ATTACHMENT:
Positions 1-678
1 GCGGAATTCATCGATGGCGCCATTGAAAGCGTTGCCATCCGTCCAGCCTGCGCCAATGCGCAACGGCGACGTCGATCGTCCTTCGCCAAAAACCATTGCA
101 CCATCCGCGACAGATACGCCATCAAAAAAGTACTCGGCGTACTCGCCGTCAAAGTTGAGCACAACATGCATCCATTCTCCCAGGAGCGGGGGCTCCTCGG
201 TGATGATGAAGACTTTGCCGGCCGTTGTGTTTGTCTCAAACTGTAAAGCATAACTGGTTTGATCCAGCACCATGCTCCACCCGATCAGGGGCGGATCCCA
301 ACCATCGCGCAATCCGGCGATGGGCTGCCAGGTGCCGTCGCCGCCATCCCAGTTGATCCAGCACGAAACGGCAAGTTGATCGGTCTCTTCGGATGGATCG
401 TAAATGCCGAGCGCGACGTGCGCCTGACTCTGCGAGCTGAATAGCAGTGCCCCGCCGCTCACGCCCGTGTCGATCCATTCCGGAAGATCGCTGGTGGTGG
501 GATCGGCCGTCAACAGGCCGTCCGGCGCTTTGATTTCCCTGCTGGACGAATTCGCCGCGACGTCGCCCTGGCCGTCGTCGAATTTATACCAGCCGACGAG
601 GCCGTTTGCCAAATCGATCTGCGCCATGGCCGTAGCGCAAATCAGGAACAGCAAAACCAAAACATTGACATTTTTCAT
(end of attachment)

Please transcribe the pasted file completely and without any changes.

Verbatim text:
Positions 1-678
1 GCGGAATTCATCGATGGCGCCATTGAAAGCGTTGCCATCCGTCCAGCCTGCGCCAATGCGCAACGGCGACGTCGATCGTCCTTCGCCAAAAACCATTGCA
101 CCATCCGCGACAGATACGCCATCAAAAAAGTACTCGGCGTACTCGCCGTCAAAGTTGAGCACAACATGCATCCATTCTCCCAGGAGCGGGGGCTCCTCGG
201 TGATGATGAAGACTTTGCCGGCCGTTGTGTTTGTCTCAAACTGTAAAGCATAACTGGTTTGATCCAGCACCATGCTCCACCCGATCAGGGGCGGATCCCA
301 ACCATCGCGCAATCCGGCGATGGGCTGCCAGGTGCCGTCGCCGCCATCCCAGTTGATCCAGCACGAAACGGCAAGTTGATCGGTCTCTTCGGATGGATCG
401 TAAATGCCGAGCGCGACGTGCGCCTGACTCTGCGAGCTGAATAGCAGTGCCCCGCCGCTCACGCCCGTGTCGATCCATTCCGGAAGATCGCTGGTGGTGG
501 GATCGGCCGTCAACAGGCCGTCCGGCGCTTTGATTTCCCTGCTGGACGAATTCGCCGCGACGTCGCCCTGGCCGTCGTCGAATTTATACCAGCCGACGAG
601 GCCGTTTGCCAAATCGATCTGCGCCATGGCCGTAGCGCAAATCAGGAACAGCAAAACCAAAACATTGACATTTTTCAT